Efforts to re-authorize the law again in 2019 were not successful. The House and Senate struggled to find consensus. President Biden signed the latest VAWA reauthorization act into law as part of the Consolidated Appropriations Act of 2022. The latest version of the act expanded tribal court authority over non-Native offenders who commit domestic violence crimes on tribal lands. It also created a federal civil cause of action for persons whose intimate visual images are used without consent. It established a National Resource Center on Cybercrimes.

What Does VAWA Do?

The key provisions of the Violence Against Women Act include:

  • Establishing federal law crimes that prohibit (1) crossing state lines (or enter or leave Indian country) to physically injure an intimate partner and (2) crossing state lines to stalk or harass another within the maritime or territorial lands of the U.S. (which includes Indian country), and (3) to cross state lines (or enter or leave Indian country) and violate a qualifying protection order
  • Establishing Community-Coordinated Responses to the crimes of domestic violence and sexual assault
  • Providing support and funds to domestic violence shelters, rape crisis centers, and violence prevention and education programs, especially for underserved populations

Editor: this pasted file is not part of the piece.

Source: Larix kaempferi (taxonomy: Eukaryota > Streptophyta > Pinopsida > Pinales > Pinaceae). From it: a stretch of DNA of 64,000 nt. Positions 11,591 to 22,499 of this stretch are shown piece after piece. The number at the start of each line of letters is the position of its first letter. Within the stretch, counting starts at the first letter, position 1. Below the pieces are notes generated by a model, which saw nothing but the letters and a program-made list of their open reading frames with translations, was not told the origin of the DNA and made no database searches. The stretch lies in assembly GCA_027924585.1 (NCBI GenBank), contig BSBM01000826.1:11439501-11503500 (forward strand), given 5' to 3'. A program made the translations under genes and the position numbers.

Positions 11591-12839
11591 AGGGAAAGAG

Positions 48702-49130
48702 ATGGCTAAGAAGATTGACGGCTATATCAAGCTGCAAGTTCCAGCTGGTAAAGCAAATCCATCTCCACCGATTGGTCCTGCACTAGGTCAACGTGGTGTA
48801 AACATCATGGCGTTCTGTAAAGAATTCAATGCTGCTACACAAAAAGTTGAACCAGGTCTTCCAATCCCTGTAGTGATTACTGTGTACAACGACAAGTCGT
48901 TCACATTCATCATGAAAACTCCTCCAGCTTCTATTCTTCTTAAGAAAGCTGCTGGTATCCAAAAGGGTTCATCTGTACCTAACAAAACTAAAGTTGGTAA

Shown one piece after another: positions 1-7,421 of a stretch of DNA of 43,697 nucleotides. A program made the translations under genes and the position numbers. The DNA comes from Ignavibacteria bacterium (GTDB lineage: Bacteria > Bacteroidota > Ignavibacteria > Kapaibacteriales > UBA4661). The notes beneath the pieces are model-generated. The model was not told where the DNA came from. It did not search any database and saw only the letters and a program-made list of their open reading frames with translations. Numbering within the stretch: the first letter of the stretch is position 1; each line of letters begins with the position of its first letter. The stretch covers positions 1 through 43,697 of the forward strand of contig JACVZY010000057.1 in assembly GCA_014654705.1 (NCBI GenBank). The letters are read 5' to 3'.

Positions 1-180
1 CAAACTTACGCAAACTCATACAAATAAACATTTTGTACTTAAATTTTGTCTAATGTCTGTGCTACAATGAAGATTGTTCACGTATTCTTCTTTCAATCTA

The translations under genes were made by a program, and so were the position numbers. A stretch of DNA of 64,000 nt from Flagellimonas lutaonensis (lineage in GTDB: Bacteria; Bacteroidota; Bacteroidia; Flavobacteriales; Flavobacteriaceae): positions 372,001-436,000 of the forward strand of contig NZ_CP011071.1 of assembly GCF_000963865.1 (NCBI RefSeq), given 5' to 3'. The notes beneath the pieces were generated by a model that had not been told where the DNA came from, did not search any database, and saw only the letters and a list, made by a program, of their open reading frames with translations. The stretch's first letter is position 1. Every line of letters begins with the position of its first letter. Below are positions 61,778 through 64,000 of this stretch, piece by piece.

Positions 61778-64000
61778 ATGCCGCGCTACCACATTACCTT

• Identifying dating violence and stalking as related crimes
  • Providing full funding of rape kits and rape prevention programs and services for victims of sexual abuse
  • Requiring the recognition and enforcement of domestic violence protection orders in all state, tribal, and territorial jurisdictions of the U.S. via the Full Faith and Credit clause of the U.S. Constitution
  • Providing protections for persons living in public housing who are victims of domestic violence
  • Providing resources to colleges and university campuses to educate students about dating violence and sexual assault
  • Implementing and funding special domestic violence and intimate partner violence crime units in local communities
  • Providing special domestic violence and sexual assault training for law enforcement officers, victim service workers, and prosecutors
  • Permitting tribal courts to try non-Indian spouses or intimate partners in domestic violence or dating violence cases